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Making Connections Results in Treasure

We take pride in keeping Marmora's history alive,  but one of the great benefits of our website is the connections that are made amongst our readers.

As a  result  of reading our feature on the Gilmour lumber company,  John Allore contacted us to let us know he had prepared a podcast on the subject,  which we posted.  Shortly thereafter we received the following letter from Mr. Allore:

"I love it when life happens like this:     A treasure I've long sought is photographic proof that my great-grandfather worked for Gilmour & Co.  I have family stories, but no evidence.

Within 48 hrs the following occurs: 

  1. I publish a podcast on Gilmour. 
  2. You put it on your website.   
  3. Someone in the Trent region listens to it, contacts me, and sends me a series of Gilmour photos.   
  4.  I scan through this train photo (attached), and there on the top of the train is my great-grandfather, Edward "The Boss" Allore.

Just amazing,  John Allore"

Then we got the rest of the story.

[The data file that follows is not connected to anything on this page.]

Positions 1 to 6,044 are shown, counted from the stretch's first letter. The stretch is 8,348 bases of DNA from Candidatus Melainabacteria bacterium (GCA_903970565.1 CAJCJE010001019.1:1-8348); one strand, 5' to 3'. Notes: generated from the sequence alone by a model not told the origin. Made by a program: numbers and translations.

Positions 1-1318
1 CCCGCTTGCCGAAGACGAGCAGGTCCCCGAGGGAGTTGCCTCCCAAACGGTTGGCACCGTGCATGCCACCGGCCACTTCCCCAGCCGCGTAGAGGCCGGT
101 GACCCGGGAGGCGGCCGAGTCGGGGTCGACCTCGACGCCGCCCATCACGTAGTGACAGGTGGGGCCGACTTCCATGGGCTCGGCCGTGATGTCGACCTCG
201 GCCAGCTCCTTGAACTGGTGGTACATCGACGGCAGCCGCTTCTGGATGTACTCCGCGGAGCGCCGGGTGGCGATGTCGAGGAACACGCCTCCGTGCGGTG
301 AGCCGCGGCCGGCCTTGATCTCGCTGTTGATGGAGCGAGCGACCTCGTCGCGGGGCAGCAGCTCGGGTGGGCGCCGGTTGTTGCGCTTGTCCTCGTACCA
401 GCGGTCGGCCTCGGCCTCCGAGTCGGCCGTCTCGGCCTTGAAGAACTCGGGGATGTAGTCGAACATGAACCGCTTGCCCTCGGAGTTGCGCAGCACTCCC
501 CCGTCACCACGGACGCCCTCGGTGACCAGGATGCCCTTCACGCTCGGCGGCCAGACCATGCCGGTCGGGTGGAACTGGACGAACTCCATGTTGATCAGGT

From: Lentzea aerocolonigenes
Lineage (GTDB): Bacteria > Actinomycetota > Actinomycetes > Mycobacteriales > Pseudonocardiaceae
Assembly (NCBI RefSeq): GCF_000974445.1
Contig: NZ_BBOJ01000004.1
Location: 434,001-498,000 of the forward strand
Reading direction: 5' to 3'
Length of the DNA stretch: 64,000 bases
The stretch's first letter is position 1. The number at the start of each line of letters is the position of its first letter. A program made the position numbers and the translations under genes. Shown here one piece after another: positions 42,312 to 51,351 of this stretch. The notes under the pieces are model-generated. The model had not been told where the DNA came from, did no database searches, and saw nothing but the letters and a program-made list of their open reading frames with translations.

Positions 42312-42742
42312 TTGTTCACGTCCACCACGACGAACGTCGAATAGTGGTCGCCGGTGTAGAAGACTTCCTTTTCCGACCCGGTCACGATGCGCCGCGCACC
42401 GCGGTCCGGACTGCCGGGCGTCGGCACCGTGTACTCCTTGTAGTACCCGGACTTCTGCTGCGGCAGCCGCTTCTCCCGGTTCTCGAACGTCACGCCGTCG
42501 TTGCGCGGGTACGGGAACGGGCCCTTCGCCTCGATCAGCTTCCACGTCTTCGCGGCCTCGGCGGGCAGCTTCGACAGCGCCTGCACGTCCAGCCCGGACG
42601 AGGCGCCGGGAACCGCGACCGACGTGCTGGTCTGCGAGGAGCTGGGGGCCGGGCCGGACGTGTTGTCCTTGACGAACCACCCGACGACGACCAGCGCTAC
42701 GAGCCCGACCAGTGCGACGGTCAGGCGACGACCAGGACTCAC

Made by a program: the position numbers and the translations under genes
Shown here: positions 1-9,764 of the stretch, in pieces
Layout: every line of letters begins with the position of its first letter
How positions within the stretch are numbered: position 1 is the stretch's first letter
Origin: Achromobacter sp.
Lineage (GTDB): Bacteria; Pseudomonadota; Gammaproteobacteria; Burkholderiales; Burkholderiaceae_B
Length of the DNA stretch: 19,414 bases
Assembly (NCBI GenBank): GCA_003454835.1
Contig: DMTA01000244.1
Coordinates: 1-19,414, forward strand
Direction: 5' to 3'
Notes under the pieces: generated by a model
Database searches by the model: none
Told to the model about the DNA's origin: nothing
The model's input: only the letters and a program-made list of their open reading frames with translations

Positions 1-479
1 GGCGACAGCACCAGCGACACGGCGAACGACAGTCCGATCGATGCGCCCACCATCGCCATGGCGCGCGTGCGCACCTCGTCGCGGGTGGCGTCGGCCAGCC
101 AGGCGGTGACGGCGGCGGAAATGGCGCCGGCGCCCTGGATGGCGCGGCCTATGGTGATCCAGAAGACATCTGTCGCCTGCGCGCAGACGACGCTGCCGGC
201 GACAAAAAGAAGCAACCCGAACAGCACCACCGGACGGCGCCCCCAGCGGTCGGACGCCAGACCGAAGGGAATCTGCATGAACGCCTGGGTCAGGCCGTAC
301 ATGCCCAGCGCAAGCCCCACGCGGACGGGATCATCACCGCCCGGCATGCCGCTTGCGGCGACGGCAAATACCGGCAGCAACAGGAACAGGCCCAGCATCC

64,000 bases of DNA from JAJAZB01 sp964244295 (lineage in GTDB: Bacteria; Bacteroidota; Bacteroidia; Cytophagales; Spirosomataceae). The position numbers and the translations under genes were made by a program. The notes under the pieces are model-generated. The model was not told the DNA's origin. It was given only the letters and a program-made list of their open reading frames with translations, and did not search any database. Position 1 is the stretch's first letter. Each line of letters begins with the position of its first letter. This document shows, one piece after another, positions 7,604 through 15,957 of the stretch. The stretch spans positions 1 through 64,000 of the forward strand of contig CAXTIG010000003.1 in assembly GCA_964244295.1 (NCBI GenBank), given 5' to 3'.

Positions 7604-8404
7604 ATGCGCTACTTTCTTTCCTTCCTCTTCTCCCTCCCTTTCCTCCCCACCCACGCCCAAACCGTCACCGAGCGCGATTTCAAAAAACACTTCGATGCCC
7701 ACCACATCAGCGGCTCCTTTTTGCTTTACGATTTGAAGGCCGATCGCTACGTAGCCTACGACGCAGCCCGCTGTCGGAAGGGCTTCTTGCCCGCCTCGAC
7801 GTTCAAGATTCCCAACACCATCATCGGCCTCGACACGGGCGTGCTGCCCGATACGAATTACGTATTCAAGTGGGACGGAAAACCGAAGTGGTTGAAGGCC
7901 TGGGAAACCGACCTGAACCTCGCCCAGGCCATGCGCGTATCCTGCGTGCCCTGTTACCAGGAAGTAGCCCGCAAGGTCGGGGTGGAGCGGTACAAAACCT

"My best guess it that that photo was taken at Mowat / Canoe Lake (Location of the famous story of the death of Tommy Thomson) between 1897-1899.  My great uncle Wilfred was born in the bush in Mowat in 1899, so the family would have been there. Edward came to Trenton from Trois Rivieres in 1881 to work at Gilmour. (article at right) He started as a logger, then culler (sorter and grader) and finally worked as a head foreman. His wife, Mary Cormier was also at Mowat, cleaning bunkhouses and preparing meals.

When Gilmour went down hill, Edward started the Allore  Lumber in Trenton in 1903.  The company was sold to Beaver lumber in 1979.

Edward Allore, Gilmour Company - Copy.jpg

Click here if you'd like to hear John Allore's Podcast